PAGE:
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Oxford police seek help with two unsolved cases

Oxford police on Wednesday asked the public for help to solve a November slaying and a 2-year-old missing persons case.

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OXFORD, N.C. — Oxford police on Wednesday asked the public for help to solve a November slaying and a 2-year-old missing persons case.

"The information we are getting in both of these cases has significantly reduced in the last month, and we really want to put these things back on the front burner,” Lt. Gordon Blackwell said.

The homicide case involves the Nov. 29 shooting death of Frank Branch in his Raleigh Street home.

Before he died, Branch told officers that two masked men came into his house and shot him when he refused to give them money. Roxie Branch was inside the house at the time her husband was shot, but she was uninjured and didn't see the gunmen.

"Somebody in Oxford – I don't know who it is, but somebody – knows something, and I just wish they would come forward and tell," Roxie Branch said at a Wednesday afternoon news conference.

Branch would have been 78 Wednesday, his wife said.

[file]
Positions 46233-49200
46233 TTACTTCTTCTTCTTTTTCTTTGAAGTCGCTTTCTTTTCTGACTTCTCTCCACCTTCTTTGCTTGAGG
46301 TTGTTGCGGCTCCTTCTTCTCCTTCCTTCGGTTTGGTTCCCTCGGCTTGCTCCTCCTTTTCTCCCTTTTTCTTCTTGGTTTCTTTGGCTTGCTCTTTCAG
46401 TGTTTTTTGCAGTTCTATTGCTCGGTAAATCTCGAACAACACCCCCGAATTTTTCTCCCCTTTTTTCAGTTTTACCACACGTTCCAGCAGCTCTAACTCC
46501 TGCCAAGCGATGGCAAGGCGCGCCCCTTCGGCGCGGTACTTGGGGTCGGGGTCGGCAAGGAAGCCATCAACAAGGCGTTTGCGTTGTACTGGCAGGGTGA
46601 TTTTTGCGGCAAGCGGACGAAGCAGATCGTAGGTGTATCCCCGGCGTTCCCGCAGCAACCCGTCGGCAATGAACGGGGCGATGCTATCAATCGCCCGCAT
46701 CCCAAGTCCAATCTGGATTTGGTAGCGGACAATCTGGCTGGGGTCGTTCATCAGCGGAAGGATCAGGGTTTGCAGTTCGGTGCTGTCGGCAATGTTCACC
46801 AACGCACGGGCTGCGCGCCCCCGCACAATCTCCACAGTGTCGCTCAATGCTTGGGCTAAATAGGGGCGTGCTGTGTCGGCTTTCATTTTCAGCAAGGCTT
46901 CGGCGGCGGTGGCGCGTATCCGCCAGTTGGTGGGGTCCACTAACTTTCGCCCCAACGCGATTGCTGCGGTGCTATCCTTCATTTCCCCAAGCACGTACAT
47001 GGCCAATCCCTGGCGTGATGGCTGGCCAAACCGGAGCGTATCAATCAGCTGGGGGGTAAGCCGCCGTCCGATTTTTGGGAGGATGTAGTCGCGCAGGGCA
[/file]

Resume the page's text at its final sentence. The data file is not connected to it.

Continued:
The missing persons case involves Willie Cooper, who was last seen by his doctor on Dec. 10, 2007.

Relatives reported Cooper, who was 61 at the time, missing five weeks later. Police said he had various health issues, but they said they don't know if he's still alive, if he died of natural causes or was killed.

"We don’t believe that Mr. Cooper just dropped off the face of the earth. We believe that somebody is responsible for him being missing," Police Chief John Wolford said. "Now, whether he’s a homicide victim, we obviously don’t know, but scuttlebutt is basically all we get in the streets."

Cooper's sisters, Inez Brandon and Jerline Brandon, said they believe their brother is dead, but they just want to know for sure.

"I wake up in the night thinking about it," Jerline Brandon said. "I just cry at night, and now, for the last two or three weeks, I’ve just been dreaming about him. It’s really hard."

Police said they also have a difficult time with unsolved cases.

"You have to go to bed at night and think about the fact that you have people out there that have family members that are missing and killed, and you have to go to bed and sleep on that,” Blackwell said.


Erin Hartness, Reporter
Matthew Burns, Web Editor

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